The Basics: Fiat Chrysler is conducting a voluntary recall for an estimated 323,361 cars in the U.S. to fix an engine problem. The recalled vehicles were built after September 23, 2014 and include the 2015 Chrysler 200, Ram ProMaster City, Jeep Renegade, and 2014 and 2015 Jeep Cherokees.
The Issue: An insufficient crimp in the vehicles’ wiring harness may result in a solenoid fault code, which could cause the engine to stop. The loss of power could lead to an accident.
Injuries/Deaths: None reported.
The Fix: FCA will update the affected vehicles’ software and replace wire harnesses, as needed. According to FCA, owners that experience the problem can temporarily resolve the issue by restarting the vehicle.
If you own one: FCA is reaching out to owners to schedule a service.
The Basics: Chevrolet is recalling nearly 300,000 2009 and 2010 Impala sedans built between April 25, 2008 and Feb. 16, 2010 . The front passenger seat frame may contact and damage the wires of the passenger presence sensor module.
The Issue: If the wires are damaged, the passenger presence sensory system may fail to recognize that the passenger seat is occupied, disabling the air bag. Damage may also cause the air bag fuse to short resulting in a loss of all air bags and seat belt pretensions. Both conditions increase the risk of injury during a crash.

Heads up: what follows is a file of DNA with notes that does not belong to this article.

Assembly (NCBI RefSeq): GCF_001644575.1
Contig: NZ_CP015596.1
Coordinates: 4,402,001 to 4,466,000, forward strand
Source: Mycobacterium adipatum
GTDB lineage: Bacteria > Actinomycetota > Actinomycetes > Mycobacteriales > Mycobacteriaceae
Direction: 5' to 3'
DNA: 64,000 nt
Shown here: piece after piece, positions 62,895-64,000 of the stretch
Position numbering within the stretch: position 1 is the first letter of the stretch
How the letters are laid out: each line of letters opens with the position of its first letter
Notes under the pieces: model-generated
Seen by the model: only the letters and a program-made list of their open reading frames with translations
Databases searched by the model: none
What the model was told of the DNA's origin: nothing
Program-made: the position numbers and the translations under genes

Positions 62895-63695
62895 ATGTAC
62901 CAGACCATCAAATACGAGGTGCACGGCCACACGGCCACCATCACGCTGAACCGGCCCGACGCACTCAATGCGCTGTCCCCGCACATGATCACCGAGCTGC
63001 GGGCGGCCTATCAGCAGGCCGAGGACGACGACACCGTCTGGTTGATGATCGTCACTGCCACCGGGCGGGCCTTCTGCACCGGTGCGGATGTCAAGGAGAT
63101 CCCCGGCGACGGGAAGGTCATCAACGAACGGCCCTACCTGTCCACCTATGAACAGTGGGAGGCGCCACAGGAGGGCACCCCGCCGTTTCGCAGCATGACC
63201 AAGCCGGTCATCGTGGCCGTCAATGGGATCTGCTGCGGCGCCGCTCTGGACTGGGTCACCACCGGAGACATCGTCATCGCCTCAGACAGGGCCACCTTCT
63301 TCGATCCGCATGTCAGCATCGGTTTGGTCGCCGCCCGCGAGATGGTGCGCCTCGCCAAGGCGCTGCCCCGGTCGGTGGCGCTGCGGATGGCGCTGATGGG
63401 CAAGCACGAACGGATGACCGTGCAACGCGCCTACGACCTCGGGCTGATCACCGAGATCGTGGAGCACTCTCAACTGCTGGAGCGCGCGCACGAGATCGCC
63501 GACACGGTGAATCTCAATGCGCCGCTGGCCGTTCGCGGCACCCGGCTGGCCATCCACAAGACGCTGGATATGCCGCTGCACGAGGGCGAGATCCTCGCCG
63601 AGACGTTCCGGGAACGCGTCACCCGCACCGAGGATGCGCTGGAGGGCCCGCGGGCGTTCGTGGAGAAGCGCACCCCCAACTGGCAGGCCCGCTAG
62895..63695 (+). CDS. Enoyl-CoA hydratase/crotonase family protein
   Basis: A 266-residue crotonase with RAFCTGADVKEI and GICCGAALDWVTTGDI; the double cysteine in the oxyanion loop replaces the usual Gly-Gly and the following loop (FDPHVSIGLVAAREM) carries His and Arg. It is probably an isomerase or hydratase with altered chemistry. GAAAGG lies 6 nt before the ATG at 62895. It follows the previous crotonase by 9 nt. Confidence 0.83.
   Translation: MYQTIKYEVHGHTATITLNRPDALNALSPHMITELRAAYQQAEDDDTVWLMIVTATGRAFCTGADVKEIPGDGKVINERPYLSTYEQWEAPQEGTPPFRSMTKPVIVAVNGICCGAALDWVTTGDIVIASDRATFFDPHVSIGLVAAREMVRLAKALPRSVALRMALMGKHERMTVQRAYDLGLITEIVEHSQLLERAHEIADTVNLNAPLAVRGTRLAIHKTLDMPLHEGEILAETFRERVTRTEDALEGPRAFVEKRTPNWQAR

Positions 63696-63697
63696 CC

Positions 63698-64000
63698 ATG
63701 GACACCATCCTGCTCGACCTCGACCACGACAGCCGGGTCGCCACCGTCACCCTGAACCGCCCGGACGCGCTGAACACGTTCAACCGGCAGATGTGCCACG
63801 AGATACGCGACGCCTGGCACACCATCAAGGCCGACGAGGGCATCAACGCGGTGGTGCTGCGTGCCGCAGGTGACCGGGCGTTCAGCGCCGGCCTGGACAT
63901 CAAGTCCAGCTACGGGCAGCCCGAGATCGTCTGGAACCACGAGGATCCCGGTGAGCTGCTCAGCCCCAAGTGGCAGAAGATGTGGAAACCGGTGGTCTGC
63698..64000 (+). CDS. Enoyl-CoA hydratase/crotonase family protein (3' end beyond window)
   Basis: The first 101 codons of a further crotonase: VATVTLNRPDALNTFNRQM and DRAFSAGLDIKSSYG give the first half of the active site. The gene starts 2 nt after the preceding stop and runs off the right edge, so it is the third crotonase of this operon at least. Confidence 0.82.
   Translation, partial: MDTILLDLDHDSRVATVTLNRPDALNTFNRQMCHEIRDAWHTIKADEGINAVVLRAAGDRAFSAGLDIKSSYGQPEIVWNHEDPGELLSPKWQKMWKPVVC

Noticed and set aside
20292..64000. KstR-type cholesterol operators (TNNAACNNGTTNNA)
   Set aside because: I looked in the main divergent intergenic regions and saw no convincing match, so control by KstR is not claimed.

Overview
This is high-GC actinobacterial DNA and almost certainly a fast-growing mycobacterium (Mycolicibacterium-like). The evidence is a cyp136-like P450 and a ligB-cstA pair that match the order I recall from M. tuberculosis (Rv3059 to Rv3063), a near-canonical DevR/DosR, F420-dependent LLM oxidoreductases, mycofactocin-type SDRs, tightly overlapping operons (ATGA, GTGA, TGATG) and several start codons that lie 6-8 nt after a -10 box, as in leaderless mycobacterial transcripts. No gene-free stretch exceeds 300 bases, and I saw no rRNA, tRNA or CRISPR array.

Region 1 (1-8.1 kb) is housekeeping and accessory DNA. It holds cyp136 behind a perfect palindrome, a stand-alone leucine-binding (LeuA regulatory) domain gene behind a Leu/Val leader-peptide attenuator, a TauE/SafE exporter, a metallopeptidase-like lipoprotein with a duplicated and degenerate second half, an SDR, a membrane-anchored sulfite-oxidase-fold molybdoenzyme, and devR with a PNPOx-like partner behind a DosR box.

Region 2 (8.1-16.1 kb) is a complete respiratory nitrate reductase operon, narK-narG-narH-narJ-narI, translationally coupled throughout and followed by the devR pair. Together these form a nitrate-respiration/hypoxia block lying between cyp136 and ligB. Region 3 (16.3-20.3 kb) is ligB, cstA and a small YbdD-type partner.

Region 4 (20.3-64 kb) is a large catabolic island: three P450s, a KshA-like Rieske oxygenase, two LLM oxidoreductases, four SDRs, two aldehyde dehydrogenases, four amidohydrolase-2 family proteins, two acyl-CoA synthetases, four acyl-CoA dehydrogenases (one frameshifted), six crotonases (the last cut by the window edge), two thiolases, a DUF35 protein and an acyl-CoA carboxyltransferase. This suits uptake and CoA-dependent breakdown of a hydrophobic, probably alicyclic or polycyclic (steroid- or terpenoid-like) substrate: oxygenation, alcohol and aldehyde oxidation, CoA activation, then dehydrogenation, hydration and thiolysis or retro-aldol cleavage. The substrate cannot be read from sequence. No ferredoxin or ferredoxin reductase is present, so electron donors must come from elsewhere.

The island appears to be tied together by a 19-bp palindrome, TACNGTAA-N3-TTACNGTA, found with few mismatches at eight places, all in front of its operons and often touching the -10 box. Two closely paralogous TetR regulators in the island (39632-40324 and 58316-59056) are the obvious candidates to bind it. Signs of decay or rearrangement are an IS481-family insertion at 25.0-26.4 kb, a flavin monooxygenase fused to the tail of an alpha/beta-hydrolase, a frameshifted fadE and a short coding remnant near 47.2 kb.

Notes: Earlier this year, a GM employee submitted a Speak Up for Safety report claiming intermittent loss of cluster gauges and a possible malfunction of the passenger presence sensor (PPS).
An investigation into past issues with the PPS module found that GM had identified wire chafing problems during the production process in early 2010. The company added abrasion-resistant tape at the time, helping prevent wire damage, however vehicles built before February 10, 2010, lacked the additional protection.
Investigators also spotted a significant increase in warranty claims related to PPS wiring for vehicles assembled without the abrasion-resistant tape. So Chevrolet’s decided to launch the recall.
The Fix: Service technicians will double-wrap the wires with anti-abrasion tape and replace any chaffed wires as necessary.
The Basics: Volkswagen is recalling about 5,700 2016 CC, e-Golf, Golf R and Tiguan models to fix a child door lock issue. The vehicles were built between Jan. 12 and Feb. 3, 2016.
The Issue: Vibrations created when you open and close a door could cause the rear child door locks to disengage. It that happens a child could open rear doors while inside the vehicle and fall out.
Notes: A worker discovered the problem during a routine quality inspection of European production vehicles. Investigators eventually traced the problem to improper molding cavities. The defective parts were also used at other factories that built vehicles for the U.S. market.
The Fix: Dealers will inspect the locks and, if necessary, replace them for free.